All Victims Recovered In Miami Bridge Collapse, Police Say
Police say they believe all the victims killed in the bridge collapse near Miami are accounted for.
"We believe that we've recovered the final two individuals, final two victims, from underneath the bridge," Miami-Dade Police Director Juan Perez told reporters late Saturday night.
Five bodies were recovered from the wreckage Saturday, police said. A sixth victim died at the hospital.
"We're pretty confident that no one's left," Perez said, though he said recovery efforts would continue.
The pedestrian bridge, which was intended to connect Florida International University and the city of Sweetwater, collapsed Thursday afternoon on cars on the busy roadway below. The 174-foot main span of the bridge was put into place only five days before the collapse, The Two-Way reported earlier.
"It has been a laborious, tedious process to remove 950 tons of weight, of rubble, of pieces of concrete, from above those victims," Perez said.
Police released some of the names of the victims on Saturday: Rolando Fraga Hernandez, 57-year-old Oswald Gonzalez, 53-year-old Alberto Arias, and Navarro Brown. FIU student Alexa Duran, 18, was also killed, according to reports.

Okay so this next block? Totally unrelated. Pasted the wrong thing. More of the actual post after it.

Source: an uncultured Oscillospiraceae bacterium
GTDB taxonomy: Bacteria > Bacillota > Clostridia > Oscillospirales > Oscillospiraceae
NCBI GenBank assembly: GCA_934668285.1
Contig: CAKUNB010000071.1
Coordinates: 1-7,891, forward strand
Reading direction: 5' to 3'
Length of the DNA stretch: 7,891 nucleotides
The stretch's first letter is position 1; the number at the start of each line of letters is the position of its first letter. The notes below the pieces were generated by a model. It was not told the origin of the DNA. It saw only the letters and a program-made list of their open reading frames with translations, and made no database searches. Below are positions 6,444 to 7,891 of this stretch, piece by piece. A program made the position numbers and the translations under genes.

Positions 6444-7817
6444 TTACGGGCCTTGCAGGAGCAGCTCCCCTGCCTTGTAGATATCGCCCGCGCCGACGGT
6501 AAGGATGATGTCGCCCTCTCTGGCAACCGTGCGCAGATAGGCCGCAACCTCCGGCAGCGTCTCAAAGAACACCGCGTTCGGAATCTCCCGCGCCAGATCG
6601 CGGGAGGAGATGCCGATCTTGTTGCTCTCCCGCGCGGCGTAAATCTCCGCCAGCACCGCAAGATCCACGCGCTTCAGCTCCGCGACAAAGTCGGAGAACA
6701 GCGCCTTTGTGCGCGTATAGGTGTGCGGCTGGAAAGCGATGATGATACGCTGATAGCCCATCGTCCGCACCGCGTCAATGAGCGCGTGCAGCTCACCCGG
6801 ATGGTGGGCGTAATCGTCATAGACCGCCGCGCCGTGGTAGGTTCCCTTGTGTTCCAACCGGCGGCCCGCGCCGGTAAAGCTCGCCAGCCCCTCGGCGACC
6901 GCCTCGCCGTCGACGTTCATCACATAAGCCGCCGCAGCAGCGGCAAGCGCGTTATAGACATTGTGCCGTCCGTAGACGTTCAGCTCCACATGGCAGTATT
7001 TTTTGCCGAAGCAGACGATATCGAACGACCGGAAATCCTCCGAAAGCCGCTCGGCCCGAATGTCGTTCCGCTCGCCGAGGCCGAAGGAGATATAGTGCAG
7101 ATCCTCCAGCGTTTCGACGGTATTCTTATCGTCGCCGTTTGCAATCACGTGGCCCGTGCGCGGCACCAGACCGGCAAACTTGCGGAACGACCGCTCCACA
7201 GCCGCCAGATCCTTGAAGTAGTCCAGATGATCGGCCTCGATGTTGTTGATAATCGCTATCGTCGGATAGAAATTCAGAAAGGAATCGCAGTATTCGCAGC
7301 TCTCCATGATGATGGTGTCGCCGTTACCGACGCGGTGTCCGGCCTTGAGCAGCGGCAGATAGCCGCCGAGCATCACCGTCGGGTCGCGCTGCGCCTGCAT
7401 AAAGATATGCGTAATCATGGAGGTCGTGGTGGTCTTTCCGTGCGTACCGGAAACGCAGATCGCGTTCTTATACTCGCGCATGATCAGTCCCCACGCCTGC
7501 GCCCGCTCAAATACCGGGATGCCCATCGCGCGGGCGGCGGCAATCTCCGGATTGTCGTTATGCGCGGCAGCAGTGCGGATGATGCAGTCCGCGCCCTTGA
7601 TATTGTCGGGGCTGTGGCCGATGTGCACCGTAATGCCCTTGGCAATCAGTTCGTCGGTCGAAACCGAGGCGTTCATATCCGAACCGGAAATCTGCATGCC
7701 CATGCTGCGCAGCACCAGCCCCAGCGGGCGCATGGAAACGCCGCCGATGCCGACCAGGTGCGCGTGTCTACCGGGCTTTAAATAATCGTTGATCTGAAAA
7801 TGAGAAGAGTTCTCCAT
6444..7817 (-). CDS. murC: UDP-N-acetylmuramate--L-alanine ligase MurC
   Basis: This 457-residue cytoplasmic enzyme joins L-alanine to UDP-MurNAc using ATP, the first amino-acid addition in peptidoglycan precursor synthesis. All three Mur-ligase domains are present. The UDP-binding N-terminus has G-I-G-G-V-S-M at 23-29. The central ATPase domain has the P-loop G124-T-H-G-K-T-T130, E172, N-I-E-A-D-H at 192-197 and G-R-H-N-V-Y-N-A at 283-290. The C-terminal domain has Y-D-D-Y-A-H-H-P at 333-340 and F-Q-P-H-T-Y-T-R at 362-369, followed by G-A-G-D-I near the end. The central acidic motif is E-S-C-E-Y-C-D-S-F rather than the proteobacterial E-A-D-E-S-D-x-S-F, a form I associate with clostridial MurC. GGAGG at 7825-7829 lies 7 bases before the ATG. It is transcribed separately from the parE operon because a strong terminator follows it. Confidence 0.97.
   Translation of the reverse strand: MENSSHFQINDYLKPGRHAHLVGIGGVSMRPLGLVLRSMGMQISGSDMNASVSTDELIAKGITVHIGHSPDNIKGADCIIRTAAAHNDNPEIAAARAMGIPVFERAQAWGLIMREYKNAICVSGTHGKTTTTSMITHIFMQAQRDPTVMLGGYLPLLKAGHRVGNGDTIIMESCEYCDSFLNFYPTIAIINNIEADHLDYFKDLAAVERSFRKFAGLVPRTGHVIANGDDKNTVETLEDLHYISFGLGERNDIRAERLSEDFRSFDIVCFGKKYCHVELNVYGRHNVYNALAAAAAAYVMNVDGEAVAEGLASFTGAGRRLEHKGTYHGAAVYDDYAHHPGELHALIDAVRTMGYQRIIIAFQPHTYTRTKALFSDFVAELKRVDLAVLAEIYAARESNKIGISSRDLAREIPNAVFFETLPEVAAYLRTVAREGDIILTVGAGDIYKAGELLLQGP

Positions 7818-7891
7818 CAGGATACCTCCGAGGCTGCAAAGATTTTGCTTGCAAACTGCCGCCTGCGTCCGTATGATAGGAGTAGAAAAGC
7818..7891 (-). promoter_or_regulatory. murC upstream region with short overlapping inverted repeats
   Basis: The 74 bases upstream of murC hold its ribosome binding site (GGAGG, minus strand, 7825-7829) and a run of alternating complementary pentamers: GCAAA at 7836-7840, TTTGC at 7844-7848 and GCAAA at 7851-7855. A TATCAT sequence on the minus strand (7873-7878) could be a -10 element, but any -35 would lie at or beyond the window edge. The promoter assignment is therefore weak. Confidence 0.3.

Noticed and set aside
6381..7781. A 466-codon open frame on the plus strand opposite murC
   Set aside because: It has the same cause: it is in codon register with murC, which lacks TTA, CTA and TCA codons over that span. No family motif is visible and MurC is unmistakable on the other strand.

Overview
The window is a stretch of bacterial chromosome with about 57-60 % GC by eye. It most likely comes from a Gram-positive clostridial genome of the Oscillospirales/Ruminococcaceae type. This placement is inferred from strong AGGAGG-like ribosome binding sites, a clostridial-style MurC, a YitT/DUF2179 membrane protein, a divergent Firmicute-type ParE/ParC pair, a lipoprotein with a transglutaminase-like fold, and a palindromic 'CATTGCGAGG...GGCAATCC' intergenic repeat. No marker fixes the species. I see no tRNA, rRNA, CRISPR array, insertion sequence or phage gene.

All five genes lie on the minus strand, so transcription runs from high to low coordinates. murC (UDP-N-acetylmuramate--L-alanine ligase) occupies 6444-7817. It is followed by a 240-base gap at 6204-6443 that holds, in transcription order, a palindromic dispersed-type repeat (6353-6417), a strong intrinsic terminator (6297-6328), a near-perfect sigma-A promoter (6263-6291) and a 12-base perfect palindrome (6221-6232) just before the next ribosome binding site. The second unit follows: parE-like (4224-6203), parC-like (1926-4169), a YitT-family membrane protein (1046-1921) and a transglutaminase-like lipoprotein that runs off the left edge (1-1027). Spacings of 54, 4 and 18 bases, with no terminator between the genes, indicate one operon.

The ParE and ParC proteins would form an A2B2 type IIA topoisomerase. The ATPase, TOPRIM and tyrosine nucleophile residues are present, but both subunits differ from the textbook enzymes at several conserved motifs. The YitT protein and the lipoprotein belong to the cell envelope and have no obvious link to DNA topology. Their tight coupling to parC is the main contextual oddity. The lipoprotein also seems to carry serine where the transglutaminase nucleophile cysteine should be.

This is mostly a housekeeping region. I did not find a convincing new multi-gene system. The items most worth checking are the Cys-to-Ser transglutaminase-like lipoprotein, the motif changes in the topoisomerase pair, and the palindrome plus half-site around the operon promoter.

The Florida Department of Transportation said the university was responsible for maintaining the safety of the bridge.
"Our hearts break for the victims of the bridge collapse," Florida International University President Mark B. Rosenberg said in a statement Saturday. "Lives have been lost. Futures and families shattered."
He said the university "is cooperating fully" with an investigation led by the National Transportation Safety Board.
FDOT said an engineer on the bridge project left a voicemail for an FDOT employee reporting cracking in the bridge two days before the collapse, though it was not heard until a day after. However, the engineer, W. Denney Pate of FIGG Bridge Engineers, said in the voicemail that he didn't think the cracking was a safety concern.
Engineers had also held a meeting Thursday morning "to discuss a crack that appeared on the structure," FIU said in a statement Saturday. "The FIGG engineer of record delivered a technical presentation regarding the crack and concluded that there were no safety concerns and the crack did not compromise the structural integrity of the bridge. This meeting lasted approximately two hours and included FIU and FDOT representatives."
"A crack in a bridge does not necessarily mean that it's unsafe," the NTSB's Robert Accetta told reporters Friday.
As the NTSB investigates how the collapse happened, the federal agency said Saturday that it identified pieces of the bridge to collect as evidence and was collecting documents about the bridge's design and construction. "Investigators will remain on scene for several more days gathering evidence, documents, and conducting interviews," the NTSB tweeted.
Copyright 2021 NPR. To see more, visit https://www.npr.org.